Can pre-plant herbicides ‘reach back’ to control weeds?

A widespread rain sweeping across Ontario this past weekend provided plenty of moisture to activate soil-applied, pre-plant herbicides in crop fields throughout the province.

With the timely rain, many growers are now asking: after activation do these herbicides have the capability to ‘reach back’ and control already-emerged weeds and grasses such as foxtail?

University of Guelph weed scientist Peter Sikkema says growers and agronomists have to be careful when expecting pre-emerge herbicides to control weeds and grasses that have already emerged.

During a Tuesday morning virtual agribusiness breakfast meeting of provincial agronomists, extension specialists, and crop retail representatives, Sikkema noted: “To the best of my knowledge, there’s only two herbicides that specifically claim ‘reach back’ activity on the label and they are Broadstrike, as well as Converge.”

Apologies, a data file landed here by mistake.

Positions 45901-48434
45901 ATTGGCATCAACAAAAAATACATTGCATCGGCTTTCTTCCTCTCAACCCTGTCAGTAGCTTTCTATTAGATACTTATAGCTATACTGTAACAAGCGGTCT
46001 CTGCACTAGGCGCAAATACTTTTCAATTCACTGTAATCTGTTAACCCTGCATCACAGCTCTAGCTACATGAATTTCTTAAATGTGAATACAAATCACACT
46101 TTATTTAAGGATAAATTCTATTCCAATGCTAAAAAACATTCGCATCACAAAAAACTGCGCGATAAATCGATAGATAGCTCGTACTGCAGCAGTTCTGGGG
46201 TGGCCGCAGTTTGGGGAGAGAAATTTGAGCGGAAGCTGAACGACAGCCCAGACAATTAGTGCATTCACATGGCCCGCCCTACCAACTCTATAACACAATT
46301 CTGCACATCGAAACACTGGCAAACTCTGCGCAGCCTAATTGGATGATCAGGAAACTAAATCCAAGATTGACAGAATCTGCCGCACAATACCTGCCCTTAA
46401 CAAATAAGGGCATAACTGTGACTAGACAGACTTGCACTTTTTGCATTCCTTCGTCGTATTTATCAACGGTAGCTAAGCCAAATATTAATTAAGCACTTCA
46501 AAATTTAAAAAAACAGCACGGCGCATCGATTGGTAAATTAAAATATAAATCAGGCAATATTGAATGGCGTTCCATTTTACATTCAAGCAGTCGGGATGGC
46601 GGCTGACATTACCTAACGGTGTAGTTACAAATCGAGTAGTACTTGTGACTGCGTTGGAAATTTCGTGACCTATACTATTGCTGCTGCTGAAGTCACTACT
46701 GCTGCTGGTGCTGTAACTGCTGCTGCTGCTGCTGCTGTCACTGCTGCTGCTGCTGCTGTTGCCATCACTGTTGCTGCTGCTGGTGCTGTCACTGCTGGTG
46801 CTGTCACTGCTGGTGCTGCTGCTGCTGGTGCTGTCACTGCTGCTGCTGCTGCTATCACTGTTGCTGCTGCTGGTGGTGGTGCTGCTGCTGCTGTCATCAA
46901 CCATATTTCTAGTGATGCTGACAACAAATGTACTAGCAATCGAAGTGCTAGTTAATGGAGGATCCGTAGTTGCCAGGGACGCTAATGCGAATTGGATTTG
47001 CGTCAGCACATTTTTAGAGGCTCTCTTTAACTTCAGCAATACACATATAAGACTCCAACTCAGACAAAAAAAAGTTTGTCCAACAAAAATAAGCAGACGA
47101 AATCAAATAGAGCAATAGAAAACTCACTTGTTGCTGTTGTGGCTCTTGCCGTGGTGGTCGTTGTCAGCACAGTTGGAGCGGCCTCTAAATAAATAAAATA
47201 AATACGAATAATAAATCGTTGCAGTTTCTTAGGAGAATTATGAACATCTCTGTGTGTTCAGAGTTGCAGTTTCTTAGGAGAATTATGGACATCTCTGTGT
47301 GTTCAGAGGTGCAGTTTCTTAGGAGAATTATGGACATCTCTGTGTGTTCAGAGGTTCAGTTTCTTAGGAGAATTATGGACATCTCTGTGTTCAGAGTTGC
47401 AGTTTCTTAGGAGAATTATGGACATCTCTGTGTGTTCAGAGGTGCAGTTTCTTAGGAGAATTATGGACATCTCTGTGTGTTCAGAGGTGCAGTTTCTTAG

Even with the reach back activity of Broadstrike and Converge, “all your stars have to align perfectly for them to pull down any emerged weeds,” adds Sikkema. He’s seen both products deliver reach back performance in his research plots “but that activating rain event has to occur at the exact right time, the weeds can’t be too big. And it’s the sensitive weed species that you will get that reach back activity on.”

In general, soil-applied products typically deliver between 50 to 80 percent control even in the absence of an activating rain. “They will still have some activity on weeds germinating after that activating rain event and they’ll provide some residual weed control, but most do not pull down emerged weeds with the exception of the two that I mentioned.

“I still think there’s value in that soil-applied herbicide, even if you didn’t get that activating rain event in the first  seven to 10 days,” says Sikkema. “However, in terms of emerged weeds, most of the time you will have to control them with a post-emergence herbicide.”